Drawing on the latest intelligence reports, military chiefs said that President Saddam had despatched units from his elite Republican Guard to cities in the Shia Muslim heartlands of southern Iraq to quell possible outbreaks of unrest.
They said that the officer corps in the Iraqi army was becoming "increasingly politicised" and that the President was relying more heavily than ever on an inner circle of senior officers from his home region of Tikrit.
"Quite clearly Saddam is worried about the security of the regime," said a senior source. "He is worried about uprisings. Morale is bad within his army and some of his closest circle are unhappy."
Latest intelligence estimates on Iraq's military strength show its fighting capability has diminished considerably since the conflict of 1990-91. The Iraqi army currently consists of some 400,000 troops with 2,200 tanks, approximately half the size of President Saddam's army in the last Gulf war.
Intelligence suggests that President Saddam has 10 long-range Scud-type al-Hussein missiles, which have a range of up to 372 miles. Iraq's anti- aircraft defences have been reconstructed but are regarded as "less comprehensive" than seven years ago. The Iraqi air force is estimated at some 300 combat aircraft, though sources said they were unlikely to be risked against the superior allied airpower but would be protected to maintain Iraq's comparative air strength in the Middle East.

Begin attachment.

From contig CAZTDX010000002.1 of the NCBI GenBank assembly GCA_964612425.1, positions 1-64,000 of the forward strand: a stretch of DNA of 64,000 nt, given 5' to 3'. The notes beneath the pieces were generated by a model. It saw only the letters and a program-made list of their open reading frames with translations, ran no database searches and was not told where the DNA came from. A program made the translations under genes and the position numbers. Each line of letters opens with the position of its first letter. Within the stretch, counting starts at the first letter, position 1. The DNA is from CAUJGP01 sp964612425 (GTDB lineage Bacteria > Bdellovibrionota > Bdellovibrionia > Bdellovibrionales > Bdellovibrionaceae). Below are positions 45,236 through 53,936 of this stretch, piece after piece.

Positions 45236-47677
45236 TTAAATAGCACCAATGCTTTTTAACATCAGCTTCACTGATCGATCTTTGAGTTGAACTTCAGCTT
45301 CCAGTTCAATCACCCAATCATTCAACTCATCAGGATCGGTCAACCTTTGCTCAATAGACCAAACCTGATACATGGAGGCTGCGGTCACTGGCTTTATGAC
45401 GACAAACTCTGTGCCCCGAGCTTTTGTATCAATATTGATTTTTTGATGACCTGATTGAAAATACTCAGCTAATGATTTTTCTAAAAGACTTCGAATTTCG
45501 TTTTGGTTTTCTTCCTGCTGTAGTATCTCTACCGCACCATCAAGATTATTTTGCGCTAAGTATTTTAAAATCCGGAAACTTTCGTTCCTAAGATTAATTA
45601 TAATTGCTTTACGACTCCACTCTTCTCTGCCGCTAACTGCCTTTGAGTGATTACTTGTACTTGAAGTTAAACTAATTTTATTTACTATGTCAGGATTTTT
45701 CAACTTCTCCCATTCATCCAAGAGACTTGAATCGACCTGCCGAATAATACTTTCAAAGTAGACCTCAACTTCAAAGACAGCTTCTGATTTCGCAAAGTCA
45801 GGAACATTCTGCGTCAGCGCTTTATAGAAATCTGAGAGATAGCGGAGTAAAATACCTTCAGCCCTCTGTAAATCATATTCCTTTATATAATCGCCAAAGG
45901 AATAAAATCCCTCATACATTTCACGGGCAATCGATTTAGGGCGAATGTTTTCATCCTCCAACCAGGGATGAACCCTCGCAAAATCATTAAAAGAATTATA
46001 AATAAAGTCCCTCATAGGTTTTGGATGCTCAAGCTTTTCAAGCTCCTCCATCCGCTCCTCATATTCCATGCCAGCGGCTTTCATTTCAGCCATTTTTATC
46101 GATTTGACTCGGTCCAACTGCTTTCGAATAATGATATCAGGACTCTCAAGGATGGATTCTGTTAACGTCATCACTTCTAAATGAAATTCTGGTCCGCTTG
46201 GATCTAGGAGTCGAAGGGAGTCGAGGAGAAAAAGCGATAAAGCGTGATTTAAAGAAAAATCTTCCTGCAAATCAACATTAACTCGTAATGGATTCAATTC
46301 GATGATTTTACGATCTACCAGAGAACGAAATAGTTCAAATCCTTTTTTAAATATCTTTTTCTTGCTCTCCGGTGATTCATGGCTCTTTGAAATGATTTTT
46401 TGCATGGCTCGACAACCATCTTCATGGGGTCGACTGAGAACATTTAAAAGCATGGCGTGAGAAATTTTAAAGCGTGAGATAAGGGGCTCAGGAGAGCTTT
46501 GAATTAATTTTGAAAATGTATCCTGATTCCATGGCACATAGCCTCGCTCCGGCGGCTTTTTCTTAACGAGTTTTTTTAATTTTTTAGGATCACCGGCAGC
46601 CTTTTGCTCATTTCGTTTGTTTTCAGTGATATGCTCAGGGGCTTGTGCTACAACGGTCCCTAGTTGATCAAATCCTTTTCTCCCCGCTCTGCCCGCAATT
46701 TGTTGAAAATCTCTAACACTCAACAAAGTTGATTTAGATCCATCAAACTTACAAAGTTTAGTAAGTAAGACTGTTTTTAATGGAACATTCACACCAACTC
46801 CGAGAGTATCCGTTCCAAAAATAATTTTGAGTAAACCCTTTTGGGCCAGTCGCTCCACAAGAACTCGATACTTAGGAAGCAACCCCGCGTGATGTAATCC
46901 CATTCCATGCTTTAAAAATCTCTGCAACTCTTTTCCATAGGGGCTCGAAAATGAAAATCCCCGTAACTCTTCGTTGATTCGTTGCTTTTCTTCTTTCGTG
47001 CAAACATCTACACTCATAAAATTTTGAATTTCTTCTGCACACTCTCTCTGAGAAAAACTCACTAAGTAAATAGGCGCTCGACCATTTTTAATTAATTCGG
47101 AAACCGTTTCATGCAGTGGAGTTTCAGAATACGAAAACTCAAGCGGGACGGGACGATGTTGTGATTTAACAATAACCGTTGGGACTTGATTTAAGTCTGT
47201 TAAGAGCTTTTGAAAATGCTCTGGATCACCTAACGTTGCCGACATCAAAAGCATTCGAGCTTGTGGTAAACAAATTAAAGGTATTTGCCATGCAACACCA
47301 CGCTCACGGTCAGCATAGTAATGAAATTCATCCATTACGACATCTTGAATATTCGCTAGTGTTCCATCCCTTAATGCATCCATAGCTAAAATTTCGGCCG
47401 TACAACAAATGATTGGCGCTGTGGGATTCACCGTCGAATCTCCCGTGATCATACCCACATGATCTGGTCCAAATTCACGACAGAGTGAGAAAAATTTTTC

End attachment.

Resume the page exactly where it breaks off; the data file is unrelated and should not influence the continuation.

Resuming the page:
Crucially, military chiefs - who said that British forces in the Gulf were now "ready to go" - do not believe that Iraq would be willing to deploy chemical and biological weapons against the allies.
"That would very clearly show the whole world that they have been making these things and [Saddam] has denied this consistently since before the first Gulf war," said the source. "He is also unsure what would happen ... what the American response would be."
Nevertheless, it was revealed that the Ministry of Defence has sent supplies of vaccines, designed to combat chemical and biological attacks, to the Gulf to be distributed to British forces if necessary.
Military chiefs believe that Iraq has produced warheads capable of delivering chemical weapons, in particular mustard gas.
They also gave more details of the Iraqi biological weapons programme, including evidence that it had attempted to develop tularemia, described as a weaponised rodent disease, 30 times more deadly than anthrax. One source said: "[Saddam's] story could be a very chilling one, because he has some quite terrible weapons."Reuse content